Saracens hooker Jamie George overreacted to an alleged insult made by Munster medic Dr. Jamie Kearns, according to Alan Quinlan.
A brawl broke out on the pitch after a derogatory comment was allegedly made about George’s weight during the Heineken Champions Cup clash and the English club are considering making an official complaint.
Speaking on Monday’s OTB AM, Quinlan was surprised to see the matter being taken so seriously by Saracens.
“You hear stuff all the time as a player on the field, particularly if you’re in a big game where there’s a rivalry. If there’s a bit of a spark in the game you’ll get comments like ‘F*** you’ and all that kind of stuff.
“Sometimes you laugh at it and you bank it and when he carries the ball next you try to kill him. Or vice versa. It’s just you’ve got to be careful. There’s always a bit of sledging out on the field and guys just shake hands afterwards.
“I wouldn’t say it’s part and parcel but it happens. It’s no big deal. Loads of people have said loads of things to me and vice versa on the field,” Quinlan said.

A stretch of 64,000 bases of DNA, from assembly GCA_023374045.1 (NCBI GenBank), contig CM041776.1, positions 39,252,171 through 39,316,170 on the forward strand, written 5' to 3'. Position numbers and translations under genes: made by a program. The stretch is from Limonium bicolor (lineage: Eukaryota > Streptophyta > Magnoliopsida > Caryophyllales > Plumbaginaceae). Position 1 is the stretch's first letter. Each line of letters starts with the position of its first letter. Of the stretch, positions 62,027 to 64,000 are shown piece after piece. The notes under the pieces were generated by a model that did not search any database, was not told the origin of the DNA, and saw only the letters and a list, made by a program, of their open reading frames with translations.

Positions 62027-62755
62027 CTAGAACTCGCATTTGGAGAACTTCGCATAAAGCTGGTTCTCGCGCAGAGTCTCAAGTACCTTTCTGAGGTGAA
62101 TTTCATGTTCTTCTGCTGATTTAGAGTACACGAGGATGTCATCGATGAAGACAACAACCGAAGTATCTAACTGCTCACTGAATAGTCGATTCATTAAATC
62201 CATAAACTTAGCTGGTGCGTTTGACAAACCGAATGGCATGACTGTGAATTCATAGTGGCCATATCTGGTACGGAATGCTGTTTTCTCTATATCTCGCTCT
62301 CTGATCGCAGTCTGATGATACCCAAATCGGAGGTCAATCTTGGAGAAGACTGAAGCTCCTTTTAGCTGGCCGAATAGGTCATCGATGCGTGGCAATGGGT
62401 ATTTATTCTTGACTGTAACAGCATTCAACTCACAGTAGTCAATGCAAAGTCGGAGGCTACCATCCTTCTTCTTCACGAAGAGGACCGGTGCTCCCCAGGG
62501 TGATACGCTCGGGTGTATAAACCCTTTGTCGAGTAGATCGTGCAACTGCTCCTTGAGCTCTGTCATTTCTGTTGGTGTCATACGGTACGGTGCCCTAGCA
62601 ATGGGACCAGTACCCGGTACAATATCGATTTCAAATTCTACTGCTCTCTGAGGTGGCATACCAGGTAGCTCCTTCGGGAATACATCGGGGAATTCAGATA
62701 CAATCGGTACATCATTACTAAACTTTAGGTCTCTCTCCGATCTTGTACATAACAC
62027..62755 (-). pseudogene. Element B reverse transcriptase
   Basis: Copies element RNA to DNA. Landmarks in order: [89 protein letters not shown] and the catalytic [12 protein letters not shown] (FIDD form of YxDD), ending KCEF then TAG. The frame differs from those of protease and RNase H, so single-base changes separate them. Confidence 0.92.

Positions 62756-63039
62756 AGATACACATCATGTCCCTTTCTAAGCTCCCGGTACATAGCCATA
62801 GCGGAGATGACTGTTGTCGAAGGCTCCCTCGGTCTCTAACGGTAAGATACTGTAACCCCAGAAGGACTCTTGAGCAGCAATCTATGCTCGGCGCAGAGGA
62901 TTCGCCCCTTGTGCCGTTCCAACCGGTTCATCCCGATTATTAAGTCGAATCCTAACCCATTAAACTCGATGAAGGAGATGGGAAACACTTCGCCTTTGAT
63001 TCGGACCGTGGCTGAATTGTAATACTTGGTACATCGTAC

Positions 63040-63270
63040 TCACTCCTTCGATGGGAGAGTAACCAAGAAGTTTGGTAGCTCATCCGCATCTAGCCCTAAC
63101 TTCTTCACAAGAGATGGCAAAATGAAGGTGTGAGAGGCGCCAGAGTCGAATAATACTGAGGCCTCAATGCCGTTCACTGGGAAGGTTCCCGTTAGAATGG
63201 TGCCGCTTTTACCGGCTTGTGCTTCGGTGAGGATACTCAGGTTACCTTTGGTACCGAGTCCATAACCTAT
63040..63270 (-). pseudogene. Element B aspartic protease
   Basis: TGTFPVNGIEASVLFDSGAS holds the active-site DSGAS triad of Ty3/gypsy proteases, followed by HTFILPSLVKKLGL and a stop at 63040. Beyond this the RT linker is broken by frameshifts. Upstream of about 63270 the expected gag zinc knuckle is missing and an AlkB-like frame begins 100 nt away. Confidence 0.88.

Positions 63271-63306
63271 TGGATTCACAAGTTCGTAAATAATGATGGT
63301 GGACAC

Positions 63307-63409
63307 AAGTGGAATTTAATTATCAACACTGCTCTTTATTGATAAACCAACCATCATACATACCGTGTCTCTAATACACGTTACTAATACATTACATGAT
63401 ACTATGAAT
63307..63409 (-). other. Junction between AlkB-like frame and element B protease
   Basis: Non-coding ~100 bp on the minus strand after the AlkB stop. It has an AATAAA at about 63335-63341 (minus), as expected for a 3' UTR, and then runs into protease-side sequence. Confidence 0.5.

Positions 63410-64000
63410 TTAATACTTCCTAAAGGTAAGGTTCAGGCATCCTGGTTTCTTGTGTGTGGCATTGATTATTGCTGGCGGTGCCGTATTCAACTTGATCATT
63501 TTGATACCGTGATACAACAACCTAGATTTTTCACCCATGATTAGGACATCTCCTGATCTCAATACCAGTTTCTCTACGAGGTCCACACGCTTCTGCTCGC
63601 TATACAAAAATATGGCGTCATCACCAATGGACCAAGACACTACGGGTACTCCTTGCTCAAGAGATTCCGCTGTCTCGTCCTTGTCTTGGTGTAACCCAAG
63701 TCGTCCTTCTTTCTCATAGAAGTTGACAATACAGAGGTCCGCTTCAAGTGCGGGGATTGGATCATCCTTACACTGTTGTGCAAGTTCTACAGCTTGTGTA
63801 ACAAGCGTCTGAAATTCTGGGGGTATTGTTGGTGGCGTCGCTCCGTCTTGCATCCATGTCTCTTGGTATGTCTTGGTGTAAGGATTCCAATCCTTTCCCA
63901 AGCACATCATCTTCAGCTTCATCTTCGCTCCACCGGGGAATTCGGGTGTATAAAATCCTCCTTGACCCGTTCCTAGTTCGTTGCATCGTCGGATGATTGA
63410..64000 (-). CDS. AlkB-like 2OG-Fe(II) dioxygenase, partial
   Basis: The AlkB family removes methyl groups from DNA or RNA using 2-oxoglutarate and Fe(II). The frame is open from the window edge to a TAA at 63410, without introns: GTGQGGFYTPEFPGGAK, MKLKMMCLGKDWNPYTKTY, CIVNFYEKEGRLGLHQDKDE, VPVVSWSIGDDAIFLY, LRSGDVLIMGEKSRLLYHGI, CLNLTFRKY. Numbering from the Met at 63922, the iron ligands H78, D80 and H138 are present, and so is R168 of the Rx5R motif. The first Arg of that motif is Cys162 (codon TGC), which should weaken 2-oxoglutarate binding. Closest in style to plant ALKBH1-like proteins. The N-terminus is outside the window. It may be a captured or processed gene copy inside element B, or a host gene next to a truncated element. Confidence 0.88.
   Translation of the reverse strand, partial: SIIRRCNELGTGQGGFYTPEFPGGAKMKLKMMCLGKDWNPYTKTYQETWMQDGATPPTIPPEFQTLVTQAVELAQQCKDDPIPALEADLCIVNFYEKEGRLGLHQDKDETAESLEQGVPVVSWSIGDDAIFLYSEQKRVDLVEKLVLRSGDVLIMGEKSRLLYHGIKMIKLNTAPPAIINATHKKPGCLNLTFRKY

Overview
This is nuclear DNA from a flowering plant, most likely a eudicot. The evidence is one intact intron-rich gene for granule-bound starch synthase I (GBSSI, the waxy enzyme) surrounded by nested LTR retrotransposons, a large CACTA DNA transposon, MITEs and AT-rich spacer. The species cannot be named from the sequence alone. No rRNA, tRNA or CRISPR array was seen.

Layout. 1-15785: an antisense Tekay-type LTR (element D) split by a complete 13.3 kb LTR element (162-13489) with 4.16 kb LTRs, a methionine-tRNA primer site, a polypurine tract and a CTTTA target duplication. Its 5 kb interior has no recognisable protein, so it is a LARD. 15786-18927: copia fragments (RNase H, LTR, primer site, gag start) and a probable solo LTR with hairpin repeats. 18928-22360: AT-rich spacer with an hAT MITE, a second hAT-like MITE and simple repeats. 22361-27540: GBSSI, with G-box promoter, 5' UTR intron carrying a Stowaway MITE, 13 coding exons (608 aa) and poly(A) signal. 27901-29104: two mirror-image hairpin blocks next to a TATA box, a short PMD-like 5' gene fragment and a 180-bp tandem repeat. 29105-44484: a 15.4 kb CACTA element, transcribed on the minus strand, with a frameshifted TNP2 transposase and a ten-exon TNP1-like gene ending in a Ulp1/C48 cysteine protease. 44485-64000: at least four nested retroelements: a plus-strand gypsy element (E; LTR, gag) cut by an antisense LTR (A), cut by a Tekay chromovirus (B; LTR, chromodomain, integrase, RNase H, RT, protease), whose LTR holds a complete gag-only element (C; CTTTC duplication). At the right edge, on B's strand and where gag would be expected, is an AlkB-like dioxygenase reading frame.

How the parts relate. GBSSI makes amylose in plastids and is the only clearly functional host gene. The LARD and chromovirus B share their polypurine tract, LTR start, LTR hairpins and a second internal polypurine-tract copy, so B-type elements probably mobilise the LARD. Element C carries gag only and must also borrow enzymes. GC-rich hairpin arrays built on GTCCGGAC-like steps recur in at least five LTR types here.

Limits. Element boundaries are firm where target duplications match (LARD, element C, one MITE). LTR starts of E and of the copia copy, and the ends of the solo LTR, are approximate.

While insulting comments are common during rugby matches, the former Munster player did admit that an insult coming from a member of staff on the sideline is worse than coming from an opposition player.
“I can understand a little bit where he’s coming from. Imagine there’s a boxing ring and someone on the outside is now interfering with verbals. In a sense, it probably would infuriate you.
“If a doctor or someone said something to me on the sideline I would [be annoyed]. But I just thought his reaction was - I was a psycho at times - but that was a massive overreaction.
“He kind of gestured back and said a few things himself and was walking away and then decided to turn back again. It obviously was still grating him a bit... I don’t know, it’s a big reaction for something like that,” Quinlan commented.
The governing body for the Heineken Champions Cup will likely conduct an investigation into the incident, whether or not Saracens make an official complaint.
However, while the former Ireland international wasn’t strictly against the idea of an investigation, he did question whether it is necessary.
“I think EPCR (European Professional Club Rugby) are going to investigate. They’re not going to just not say anything about it here.
“Maybe they’re right just to have a look at it and talk to Munster and talk to the doctor. There may be a fine. I don’t know. I just think it’s a storm in a teacup really,” Quinlan said.